The Route to Nowhere
Six years ago 10 Rhode Island communities got the good news they had been awarded a total of $2 million as part of a national program called Safe Routes to Schools. The grants would provide new sidewalks, bike racks, signage and electronic speed warnings at public schools across the state. But the projects quickly stalled and never got off the ground. This week, Jim Hummel finds out who dropped the ball and talks with one parent who hasn’t give up on his local project.
Bike racks outside an elementary school in Barrington, along with a dedicated bike lane to get there.
A special crosswalk bisecting a busy road leading to another elementary school in East Providence.
And a speed warning sign just before a middle school in Cranston.
They are all part of the national Safe Routes to School program, funded largely by the federal government and overseen by the state of Rhode Island. It provided money for signage, sidewalks and in some cases education.
Pimental: ``Basically, the goal was to provide a sidewalk so that the parents and kids could walk safely on the side of the buses exiting the property.’’
Jeff Pimental’s son was a student at Myron Francis Elementary school in East Providence when he helped put together an application for a Safe Routes grant in 2010. At the side entrance to the school, pedestrians, bikers and buses converged a little too closely for comfort before and after school.
Pimental: ``It was where the school buses exited the property. There always seemed to be a bottleneck, and a lot of kids and parents were dodging buses on the way out of the property, especially in the wintertime when the snowbanks became real high.
An initial round of grants had been approved in 2007, with the work completed over the next several years. In 2010, Myron Francis and nine other schools across the state got the good news that they, too, had been approved for a second round of projects totaling nearly $2 million.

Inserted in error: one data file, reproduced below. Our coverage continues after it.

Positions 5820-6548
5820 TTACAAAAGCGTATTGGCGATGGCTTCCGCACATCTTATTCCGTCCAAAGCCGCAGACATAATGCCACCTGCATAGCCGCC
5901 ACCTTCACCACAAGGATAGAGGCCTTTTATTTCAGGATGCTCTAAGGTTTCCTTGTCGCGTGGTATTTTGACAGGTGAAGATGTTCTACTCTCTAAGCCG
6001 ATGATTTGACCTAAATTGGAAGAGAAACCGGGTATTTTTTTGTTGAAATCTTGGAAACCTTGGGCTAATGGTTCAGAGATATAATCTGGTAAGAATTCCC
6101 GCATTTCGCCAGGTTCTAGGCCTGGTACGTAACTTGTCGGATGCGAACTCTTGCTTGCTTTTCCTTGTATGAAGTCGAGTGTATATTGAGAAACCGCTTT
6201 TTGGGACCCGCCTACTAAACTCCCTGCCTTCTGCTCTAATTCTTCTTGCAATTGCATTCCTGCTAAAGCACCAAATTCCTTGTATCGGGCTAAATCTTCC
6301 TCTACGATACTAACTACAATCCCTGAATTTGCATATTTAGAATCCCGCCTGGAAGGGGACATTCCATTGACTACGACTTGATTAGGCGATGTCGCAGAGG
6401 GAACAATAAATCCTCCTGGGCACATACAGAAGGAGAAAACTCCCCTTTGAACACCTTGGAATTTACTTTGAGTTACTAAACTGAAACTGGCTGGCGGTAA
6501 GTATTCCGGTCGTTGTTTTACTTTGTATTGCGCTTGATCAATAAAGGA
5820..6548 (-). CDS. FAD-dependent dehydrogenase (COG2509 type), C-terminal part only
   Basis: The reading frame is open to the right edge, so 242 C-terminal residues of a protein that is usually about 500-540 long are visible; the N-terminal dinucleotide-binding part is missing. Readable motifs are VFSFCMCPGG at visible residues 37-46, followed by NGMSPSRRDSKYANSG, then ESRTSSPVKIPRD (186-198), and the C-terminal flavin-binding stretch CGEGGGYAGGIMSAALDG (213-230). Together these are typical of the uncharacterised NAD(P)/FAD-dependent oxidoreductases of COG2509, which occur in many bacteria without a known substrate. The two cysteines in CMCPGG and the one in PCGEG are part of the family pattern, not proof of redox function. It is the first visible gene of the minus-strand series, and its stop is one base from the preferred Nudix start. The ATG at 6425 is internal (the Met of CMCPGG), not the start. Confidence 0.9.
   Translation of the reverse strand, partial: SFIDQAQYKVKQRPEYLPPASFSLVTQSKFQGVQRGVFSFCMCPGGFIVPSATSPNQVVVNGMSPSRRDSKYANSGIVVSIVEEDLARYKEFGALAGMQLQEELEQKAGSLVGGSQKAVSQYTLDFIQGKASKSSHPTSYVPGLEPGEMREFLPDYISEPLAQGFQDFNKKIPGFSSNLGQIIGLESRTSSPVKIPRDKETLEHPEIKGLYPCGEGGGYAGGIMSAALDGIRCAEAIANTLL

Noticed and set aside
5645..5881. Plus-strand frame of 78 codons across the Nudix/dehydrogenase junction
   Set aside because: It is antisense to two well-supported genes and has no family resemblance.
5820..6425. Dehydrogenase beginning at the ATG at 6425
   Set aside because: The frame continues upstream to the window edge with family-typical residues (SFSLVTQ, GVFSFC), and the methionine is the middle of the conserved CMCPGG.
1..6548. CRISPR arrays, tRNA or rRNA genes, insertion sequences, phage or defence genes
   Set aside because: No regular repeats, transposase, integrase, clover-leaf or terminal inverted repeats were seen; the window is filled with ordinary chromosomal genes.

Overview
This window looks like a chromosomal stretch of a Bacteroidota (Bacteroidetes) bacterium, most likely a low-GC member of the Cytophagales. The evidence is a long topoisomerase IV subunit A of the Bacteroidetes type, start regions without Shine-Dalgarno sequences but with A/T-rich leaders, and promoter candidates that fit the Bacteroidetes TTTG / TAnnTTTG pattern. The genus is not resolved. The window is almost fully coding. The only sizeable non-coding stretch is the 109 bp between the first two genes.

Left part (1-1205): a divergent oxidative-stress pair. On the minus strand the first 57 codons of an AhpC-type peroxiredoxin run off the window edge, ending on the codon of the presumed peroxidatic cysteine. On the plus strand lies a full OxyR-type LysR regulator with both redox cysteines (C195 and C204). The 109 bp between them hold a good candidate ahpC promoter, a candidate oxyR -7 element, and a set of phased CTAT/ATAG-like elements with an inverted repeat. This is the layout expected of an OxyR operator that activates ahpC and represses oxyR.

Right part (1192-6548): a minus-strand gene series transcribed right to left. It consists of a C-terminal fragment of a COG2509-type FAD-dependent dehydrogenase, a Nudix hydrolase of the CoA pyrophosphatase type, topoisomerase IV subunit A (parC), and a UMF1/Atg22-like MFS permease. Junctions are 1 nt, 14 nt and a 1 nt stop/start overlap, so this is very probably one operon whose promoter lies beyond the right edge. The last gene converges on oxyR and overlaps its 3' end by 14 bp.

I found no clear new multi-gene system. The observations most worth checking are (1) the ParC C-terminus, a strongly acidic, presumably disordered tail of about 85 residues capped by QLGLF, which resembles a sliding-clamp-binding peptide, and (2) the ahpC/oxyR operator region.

Six years later, work still has not begun at any of the schools. And - we found - it’s still a long way off.
Alviti: ``The federal government sent a person down to the school at one point after we won the grant and we toured the property and it seemed like everything was smooth sailing. Little did I know it was going to be 7 plus years and still no sidewalk here.’’
So what happened? The Hummel Report has learned the Rhode Island Department of Transportation is largely responsible for dropping the ball. And it’s one of the first things Peter Alviti got a briefing on when he took over as DOT Director in early 2015.
Alviti: ``And here we are six, seven years later and we’re at 10 percent completion of design when we got here.’’
Unlike the first round of grants, which got done relatively smoothly, Phase 2, Alviti said, ran into problems: Local communities worried about adhering to federal regulations that go with these projects. And some told the DOT they didn’t have the resources to do the design and engineering work.
So there were delays.
Alviti: ``Do we have the state resources to be able to do it? And I guess they didn’t.’’
Hummel: ``So it just sat?’’
Alviti: ``So it just sat.’’